Layoffs, management shakeups, Kanye West, and an all-time low for the stock price.
Nothing is coming easy for Twitter lately; even the company Periscoping its quarterly earning call, a brilliant idea, came off as kind of awkward.
After an earning report that showed minimal growth, Wall Street sold off shares of the company’s (TWTR) stock, tumbling well below its IPO price (and down nearly 50 percent since co-founder Jack Dorsey took over as CEO).
On top of that, users are nervous about the company’s plan to alter its timeline.
Once the darling of social media, Twitter is facing some tough questions: Why is its live-streaming feature Periscope growing, but its new “Moments” button being met with a collective shrug?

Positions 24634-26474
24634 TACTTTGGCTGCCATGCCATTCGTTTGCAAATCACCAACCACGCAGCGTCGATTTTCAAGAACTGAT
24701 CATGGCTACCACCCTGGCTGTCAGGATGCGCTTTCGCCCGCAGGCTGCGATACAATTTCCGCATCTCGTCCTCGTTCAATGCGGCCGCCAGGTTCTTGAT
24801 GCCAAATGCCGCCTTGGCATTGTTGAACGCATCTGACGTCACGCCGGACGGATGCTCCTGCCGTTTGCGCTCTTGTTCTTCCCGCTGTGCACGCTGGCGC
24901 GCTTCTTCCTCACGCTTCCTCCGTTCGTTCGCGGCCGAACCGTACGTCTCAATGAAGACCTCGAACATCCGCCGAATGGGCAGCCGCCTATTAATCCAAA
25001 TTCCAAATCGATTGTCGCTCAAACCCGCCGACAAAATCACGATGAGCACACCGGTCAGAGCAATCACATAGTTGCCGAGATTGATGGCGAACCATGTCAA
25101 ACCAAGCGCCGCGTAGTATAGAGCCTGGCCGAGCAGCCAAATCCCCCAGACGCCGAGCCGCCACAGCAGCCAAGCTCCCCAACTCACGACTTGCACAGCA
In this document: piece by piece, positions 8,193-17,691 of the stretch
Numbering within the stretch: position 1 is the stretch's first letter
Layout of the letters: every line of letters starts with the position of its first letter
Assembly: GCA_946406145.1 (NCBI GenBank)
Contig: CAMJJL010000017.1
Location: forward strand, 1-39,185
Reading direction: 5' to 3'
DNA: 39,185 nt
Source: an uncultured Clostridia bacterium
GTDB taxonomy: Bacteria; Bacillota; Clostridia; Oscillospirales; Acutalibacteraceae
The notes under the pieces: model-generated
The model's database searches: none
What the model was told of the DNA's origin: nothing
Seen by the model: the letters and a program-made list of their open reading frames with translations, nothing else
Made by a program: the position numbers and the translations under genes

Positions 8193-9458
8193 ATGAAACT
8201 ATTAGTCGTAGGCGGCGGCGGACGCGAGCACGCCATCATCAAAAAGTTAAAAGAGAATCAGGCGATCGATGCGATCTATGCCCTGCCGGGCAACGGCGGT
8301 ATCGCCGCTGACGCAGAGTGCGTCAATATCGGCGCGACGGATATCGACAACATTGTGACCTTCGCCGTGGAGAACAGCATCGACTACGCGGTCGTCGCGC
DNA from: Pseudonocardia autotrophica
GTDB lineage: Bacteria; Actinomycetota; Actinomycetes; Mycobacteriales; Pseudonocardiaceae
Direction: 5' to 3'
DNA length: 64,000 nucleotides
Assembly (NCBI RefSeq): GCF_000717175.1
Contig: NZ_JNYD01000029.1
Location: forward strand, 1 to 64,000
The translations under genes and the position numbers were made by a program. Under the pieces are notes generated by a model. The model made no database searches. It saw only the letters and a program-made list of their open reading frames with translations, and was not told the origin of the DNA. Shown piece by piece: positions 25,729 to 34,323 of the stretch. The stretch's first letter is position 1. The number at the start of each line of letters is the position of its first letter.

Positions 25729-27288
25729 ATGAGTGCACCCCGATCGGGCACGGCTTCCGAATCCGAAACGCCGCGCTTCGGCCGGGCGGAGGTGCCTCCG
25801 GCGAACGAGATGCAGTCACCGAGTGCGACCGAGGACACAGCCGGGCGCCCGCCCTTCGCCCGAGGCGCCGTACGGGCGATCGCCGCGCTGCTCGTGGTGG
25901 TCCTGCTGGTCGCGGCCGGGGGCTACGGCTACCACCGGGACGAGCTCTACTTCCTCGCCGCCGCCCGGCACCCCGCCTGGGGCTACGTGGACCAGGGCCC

Why, if absolutely must be instantly tweeted, is user growth flat?
And, if some on its management team say Twitter is too complicated to use, why is the team playing around with how we use it, in ways many say seem even more complex?
It’s the kind of frustration faced by companies like Yahoo and MySpace that are no longer nearly as relevant as they once were:
Why are Facebook, and Netflix, and Snapchat, and Instagram able to grow so fast, but not Twitter?
Feel free to weigh in on (where else?) Twitter. I’m @scottbudman